Books by the Mood: Adventurous

Whether or not you can take a vacation this summer, everyone needs to get away somehow. Here’s a list of some literary adventures you may not have picked up before.

  • Mortal Engines by Philip Reeve — This sprawling adventure is se in a dark and unusual future in which cities are giant, mobile machines harvest each other for resources. Two teenagers with very different goals find themselves cast out of the traction city of London and into the Out-country, where they must work together to survive in a dangerous time.
  • Neverwhere by Neil Gaiman — This short fantasy takes you into the mixed up world of the London Underground, as imagined by Gaiman. It follows the tale of Richard Mayhew, a young Londoner who gets swept into another world after helping a bleeding girl off the sidewalk one day. If you liked American Gods you’ll love this one.
  • The Alchemist by Paulo Coelho — This book can be read in a variety of contexts: some people read it for inspiration and guidance, but it’s mostly an adventure story. There’s a quest, a treasure, love, seemingly magical characters, etc. Santiago, the protagonist, starts out as a shepherd but has dreams of finding his treasure at the pyramids. Along the way he meets gypsies, academics, thieves, and, of course, the alchemist.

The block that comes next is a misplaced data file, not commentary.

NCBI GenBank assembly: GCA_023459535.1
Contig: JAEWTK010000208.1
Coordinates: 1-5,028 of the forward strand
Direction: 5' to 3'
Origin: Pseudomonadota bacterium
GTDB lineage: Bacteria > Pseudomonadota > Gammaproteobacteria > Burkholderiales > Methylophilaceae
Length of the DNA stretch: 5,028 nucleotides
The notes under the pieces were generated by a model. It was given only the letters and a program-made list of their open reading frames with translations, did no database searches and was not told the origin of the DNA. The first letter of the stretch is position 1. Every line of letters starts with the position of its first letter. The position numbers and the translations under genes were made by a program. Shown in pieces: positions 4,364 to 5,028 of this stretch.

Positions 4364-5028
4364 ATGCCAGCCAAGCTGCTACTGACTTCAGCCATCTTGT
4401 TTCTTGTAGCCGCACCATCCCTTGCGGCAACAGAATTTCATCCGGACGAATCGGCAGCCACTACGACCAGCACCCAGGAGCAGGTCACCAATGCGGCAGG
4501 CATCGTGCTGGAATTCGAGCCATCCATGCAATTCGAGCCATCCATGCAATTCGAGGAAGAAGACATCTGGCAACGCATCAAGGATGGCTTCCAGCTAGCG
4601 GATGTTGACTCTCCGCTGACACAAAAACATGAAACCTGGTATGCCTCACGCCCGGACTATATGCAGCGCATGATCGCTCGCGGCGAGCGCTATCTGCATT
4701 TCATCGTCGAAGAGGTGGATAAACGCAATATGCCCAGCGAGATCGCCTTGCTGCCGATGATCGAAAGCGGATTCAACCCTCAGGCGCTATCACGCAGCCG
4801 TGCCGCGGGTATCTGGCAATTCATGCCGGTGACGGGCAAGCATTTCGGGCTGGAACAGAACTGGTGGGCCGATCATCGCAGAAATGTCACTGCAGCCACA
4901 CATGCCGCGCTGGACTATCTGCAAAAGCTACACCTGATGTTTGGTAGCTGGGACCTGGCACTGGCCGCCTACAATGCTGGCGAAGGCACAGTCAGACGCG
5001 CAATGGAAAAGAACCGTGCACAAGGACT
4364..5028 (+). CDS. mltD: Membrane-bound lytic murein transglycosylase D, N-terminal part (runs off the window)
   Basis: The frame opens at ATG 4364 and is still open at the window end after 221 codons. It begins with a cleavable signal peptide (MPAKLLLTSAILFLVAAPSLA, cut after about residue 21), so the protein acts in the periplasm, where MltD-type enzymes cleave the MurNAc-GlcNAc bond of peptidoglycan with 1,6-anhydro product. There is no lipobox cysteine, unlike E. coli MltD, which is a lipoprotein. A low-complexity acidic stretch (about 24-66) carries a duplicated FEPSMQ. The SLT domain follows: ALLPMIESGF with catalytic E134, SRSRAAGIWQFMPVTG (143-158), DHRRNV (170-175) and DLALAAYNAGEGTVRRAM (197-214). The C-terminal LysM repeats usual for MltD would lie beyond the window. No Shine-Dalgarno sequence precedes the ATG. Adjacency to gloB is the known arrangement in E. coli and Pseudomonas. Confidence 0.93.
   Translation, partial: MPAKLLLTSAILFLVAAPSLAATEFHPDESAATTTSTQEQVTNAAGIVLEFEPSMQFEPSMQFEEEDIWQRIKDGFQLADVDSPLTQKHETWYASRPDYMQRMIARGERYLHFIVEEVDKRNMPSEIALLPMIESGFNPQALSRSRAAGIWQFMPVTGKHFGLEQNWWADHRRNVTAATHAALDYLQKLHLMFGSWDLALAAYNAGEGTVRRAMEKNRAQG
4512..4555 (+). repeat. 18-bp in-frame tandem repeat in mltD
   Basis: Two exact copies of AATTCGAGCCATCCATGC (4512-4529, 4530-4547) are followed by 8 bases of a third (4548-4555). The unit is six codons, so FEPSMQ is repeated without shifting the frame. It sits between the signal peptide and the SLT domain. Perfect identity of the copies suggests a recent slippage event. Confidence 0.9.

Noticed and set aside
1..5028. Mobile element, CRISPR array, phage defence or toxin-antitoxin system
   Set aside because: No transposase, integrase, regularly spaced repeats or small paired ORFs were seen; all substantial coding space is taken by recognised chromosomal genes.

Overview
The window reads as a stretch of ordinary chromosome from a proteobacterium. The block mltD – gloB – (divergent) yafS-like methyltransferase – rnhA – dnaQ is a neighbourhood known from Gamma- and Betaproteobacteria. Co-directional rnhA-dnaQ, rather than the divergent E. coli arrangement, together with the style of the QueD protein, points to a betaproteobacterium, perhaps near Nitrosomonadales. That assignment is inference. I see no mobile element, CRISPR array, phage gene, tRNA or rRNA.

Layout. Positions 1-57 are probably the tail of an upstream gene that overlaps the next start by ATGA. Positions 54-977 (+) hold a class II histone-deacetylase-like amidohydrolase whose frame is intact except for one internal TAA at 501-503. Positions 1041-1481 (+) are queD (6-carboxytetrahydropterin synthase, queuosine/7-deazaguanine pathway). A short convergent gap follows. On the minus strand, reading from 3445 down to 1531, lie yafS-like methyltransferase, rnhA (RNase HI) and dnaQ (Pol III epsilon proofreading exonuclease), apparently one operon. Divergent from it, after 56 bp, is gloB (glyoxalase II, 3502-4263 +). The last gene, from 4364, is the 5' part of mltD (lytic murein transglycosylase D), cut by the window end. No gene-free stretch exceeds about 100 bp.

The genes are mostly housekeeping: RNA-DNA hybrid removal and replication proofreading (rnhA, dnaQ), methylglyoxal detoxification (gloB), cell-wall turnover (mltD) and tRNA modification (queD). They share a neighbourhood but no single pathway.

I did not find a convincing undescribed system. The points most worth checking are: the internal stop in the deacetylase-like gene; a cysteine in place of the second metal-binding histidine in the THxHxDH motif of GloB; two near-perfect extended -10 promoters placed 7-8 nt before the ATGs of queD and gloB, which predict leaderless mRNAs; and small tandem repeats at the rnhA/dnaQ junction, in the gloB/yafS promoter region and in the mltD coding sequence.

• Into the Woods by Jon Krakauer — A young man disappeared into the Alaskan wilderness in 1992. He was found four months later by hunters. This is the story of why someone from a well-off family, with “his whole life ahead of him,” attempted to turn away from civilization and survive on his own.
  • The Amazing Adventures of Kavalier & Clay by Michael Chabon — An adventure story in three parts: Joe Kavalier’s Houdini-esque escape and his cousin Sammy Clay’s comic book ideas, and the adventures that the pair creates through the comic books. The story begins at the dawn of the comic book and during World War II. It’s full of tall tales, romance, and history.
  • A Connecticut Yankee in King Arthur’s Court by Mark Twain — One of the earlier works of time-travel, this story follows a 19th century factory worker who is sent back to Camelot in King Arthur’s time. It reads like a precursor to Monty Python and the Holy Grail, but its humor is balanced by its cynicism.
  • A Walk in the Woods by Bill Bryson — Bryson’s ill-planned hike of the Appalachian trail is a hilarious read that will make you happy to have running water or to have a decent amount of outdoors know-how. Bryson’s writing is fast, clear, and funny in this American adventure tale.

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